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Powerball winner from Zephyrhills claims prize

TALLAHASSEE — Sometimes, it just doesn't pay to be polite.

The holder of last month's $590.5 million Powerball jackpot – the biggest payday for a single winner in history – finally claimed her prize Wednesday, saying she benefited from the kindness of a stranger.

Gloria C. Mackenzie, 84, didn't speak with reporters as she walked out of the Florida Lottery's Tallahassee headquarters, but she did release a written statement. She bought the winning ticket at the Publix supermarket near her home in Zephyrhills on May 18, the same day as the drawing.

“While in line at Publix, another lottery player was kind enough to let me go ahead of him to purchase the winning Quick Pick ticket,” Mackenzie said. Quick Pick means the lottery computer generates the numbers at random.

Mackenzie chose a lump-sum payment of slightly more than $370 million. Her take-home winnings will be about $278 million after the Lottery takes out the required 25 percent for federal taxes. Officials will wire the money to her bank account by Friday.

She surprised lottery officials by showing up in Tallahassee around noon Wednesday with her son Scott, with whom she is splitting the prize, as well as a “trusted family friend” and legal and financial advisers, said Florida Lottery Secretary Cynthia O'Connell.

Mackenzie said she had a winning ticket and asked to validate it. She proved her identity with a Florida driver's license, Lottery spokesman David Bishop said.

The winner had 60 days to claim the lump-sum option. When asked why Mackenzie waited nearly three weeks to step forward, O'Connell said, “This is a very large amount of money. It changes your life. They wanted to make sure they were ready to handle the responsibilities that come with that type of a jackpot win.”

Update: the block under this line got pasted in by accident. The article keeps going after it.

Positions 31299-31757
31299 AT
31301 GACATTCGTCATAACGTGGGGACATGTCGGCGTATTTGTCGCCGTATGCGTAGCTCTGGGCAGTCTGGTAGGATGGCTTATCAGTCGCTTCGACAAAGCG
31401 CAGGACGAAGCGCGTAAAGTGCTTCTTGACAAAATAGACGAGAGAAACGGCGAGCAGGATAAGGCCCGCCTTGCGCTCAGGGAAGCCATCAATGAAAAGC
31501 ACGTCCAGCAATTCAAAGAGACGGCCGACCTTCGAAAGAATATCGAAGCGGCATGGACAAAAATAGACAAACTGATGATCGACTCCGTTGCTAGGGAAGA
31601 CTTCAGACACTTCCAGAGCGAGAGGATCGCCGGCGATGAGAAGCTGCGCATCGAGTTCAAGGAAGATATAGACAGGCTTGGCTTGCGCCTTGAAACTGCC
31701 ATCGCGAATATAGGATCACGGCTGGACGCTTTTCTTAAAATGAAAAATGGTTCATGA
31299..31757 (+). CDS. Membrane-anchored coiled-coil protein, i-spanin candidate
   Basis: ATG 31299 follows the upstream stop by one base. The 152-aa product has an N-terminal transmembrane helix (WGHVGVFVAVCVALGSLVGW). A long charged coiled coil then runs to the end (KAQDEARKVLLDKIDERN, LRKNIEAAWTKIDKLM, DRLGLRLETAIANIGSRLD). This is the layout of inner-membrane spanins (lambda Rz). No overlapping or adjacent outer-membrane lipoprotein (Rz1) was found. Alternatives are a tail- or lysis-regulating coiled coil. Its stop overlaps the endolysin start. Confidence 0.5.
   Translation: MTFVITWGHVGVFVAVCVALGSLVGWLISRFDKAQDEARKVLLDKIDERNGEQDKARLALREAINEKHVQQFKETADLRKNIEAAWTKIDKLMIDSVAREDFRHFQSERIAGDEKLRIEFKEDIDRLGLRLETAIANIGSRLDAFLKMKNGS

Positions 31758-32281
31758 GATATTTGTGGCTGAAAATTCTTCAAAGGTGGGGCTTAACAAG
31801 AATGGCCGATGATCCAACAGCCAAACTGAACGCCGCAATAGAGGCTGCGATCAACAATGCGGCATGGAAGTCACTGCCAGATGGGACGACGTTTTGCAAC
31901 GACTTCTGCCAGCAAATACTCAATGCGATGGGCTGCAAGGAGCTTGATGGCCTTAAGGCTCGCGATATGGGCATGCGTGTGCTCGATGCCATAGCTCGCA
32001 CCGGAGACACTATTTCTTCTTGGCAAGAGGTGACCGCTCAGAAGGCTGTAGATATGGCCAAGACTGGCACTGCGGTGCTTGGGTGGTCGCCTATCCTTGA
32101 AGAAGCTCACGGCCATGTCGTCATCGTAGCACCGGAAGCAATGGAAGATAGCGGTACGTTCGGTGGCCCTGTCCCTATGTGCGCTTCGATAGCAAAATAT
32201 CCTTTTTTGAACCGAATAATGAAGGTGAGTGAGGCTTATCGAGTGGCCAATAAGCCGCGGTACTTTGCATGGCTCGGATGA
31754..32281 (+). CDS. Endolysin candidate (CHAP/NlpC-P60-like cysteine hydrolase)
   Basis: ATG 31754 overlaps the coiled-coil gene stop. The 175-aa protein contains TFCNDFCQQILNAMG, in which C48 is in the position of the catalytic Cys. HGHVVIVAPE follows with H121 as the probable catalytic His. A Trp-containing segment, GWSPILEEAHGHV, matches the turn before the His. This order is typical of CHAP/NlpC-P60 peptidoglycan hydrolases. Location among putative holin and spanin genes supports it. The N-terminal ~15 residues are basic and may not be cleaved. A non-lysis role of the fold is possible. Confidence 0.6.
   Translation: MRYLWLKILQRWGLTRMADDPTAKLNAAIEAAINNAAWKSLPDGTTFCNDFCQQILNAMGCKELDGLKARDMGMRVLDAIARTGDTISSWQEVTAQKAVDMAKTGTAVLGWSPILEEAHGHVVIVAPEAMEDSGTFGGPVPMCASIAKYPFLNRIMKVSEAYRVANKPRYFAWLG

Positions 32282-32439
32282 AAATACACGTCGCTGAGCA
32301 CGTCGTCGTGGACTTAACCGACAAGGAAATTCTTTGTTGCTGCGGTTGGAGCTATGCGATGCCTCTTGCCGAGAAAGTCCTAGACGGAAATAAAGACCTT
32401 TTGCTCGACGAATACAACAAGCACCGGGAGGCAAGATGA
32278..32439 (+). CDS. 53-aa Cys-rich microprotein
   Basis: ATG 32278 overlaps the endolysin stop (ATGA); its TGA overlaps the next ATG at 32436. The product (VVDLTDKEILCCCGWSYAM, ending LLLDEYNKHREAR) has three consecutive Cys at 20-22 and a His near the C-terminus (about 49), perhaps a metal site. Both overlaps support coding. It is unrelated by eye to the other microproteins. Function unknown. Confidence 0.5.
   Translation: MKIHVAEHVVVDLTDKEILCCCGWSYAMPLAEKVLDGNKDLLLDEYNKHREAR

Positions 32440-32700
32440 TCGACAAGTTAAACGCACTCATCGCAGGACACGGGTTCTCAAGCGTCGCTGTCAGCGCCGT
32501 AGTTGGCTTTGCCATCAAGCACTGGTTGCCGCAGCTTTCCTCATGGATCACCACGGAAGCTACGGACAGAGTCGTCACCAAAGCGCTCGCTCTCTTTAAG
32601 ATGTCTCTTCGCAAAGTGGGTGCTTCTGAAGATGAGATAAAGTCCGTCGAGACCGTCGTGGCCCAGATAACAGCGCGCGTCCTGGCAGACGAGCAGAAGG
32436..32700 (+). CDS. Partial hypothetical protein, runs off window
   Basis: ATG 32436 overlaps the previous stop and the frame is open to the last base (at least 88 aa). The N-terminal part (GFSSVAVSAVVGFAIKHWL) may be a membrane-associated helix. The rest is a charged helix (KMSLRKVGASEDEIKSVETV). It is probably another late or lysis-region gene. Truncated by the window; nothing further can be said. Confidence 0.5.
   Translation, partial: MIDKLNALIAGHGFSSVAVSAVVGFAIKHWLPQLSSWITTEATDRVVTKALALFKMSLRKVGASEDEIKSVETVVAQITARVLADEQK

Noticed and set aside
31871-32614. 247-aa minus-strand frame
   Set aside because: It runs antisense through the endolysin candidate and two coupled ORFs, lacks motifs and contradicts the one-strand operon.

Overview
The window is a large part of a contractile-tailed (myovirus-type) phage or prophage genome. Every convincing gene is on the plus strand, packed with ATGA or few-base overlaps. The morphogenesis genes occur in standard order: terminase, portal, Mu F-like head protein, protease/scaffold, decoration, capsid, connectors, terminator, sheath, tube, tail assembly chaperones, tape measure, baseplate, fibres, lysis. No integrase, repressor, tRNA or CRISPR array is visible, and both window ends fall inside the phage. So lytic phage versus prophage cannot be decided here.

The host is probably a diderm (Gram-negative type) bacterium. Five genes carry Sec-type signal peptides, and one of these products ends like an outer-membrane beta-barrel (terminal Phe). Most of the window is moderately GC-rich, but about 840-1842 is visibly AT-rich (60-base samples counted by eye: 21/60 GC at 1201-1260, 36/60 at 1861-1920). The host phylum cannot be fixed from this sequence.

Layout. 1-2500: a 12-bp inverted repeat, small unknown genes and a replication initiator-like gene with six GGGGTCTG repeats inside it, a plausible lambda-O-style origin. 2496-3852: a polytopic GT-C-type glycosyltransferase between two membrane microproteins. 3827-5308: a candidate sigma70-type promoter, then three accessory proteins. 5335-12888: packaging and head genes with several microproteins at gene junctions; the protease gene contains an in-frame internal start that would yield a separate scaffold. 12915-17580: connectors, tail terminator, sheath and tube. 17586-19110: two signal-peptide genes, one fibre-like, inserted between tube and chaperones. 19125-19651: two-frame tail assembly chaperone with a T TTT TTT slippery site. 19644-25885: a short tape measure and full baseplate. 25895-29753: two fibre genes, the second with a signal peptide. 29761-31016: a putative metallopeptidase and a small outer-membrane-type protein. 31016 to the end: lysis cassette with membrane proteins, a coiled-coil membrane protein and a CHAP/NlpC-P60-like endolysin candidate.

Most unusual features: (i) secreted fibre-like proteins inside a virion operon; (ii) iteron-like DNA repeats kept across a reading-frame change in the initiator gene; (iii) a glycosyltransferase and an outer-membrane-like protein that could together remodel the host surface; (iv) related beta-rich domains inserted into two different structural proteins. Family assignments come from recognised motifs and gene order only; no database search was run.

Under state law, lottery winners cannot remain anonymous; their names and city of residence must be made public.

Reporters followed a stone-faced Mackenzie, wearing sunglasses and sneakers, out of the building as she walked to a waiting car. Some called out “congratulations” to her.
O'Connell said Mackenzie didn't share any plans of what she will do with the prize money.

Her statement referred questions to her attorneys at the Brant, Abraham, Reiter, McCormick & Johnson law firm and to Madden Advisory Services, her financial consultants, both based in Jacksonville.

Madden did not respond immediately to phone and email messages. A receptionist at the Brant law firm couldn't offer any further information: “We've been bombarded with phone calls.”

Mackenzie lives in a plain blue-gray duplex, in a part of town that neighbor Dawn Gourlay said “has security issues.” For instance, other neighbors said Mackenzie's air conditioner had been stolen recently. A sign on Mackenzie's front door says, “Private - No Soliciting.”

“She's a very sweet little old lady, kind of grandmotherly,” Gourlay said.
Zephyrhills, population about 13,000, is in eastern Pasco County and is best known for the bottled water that bears its name. By mid-afternoon, Mackenzie's name had been added to the list of “notable people” on the city's Wikipedia page.

Neighbors didn't offer many personal details about her.

“I'd wave and she'd go in the house after she waved at me and smiled and told me hello,” said James Hill, another neighbor.

Hill expected the neighborhood would be busier from a while.
“I've never seen her son, but I probably will see him now and grandkids and everybody else, and family we don't think is family,” he said.

Neighbor George Trapero, who occasionally runs errands for her, called Mackenzie “very, very nice” and “a lucky, lucky woman.”

“That is something everybody wants for their own, to win the lottery,” he said.
The winning numbers for the May 18 drawing were 10, 13, 14, 22 and 52, with a Powerball of 11. The odds of matching the five numbers and the Powerball were 1 in 175 million.

Forty-three states plus Washington, D.C., participate in the Powerball drawing. Florida has produced five winners, the most of any state, since the game was first offered in January 2009.

Publix got a bonus incentive of $85,000 for selling the ticket, according to a Lottery press release. The state will receive more than $50 million for Florida's Educational Enhancement Trust Fund.

Greater Zephyrhills Chamber of Commerce Executive Director Vonnie Mikkelsen said she was thrilled by the local connection.

Regarding the person who unknowingly passed up a potential half-billion dollar payday, she said, “I think it's a cool story.

“(It's) representative of this community that we show good manners and etiquette even in the Powerball ticket line,” Mikkelsen added.
Rick Mayer and Tribune correspondent Gary S. Hatrick contributed to this report.
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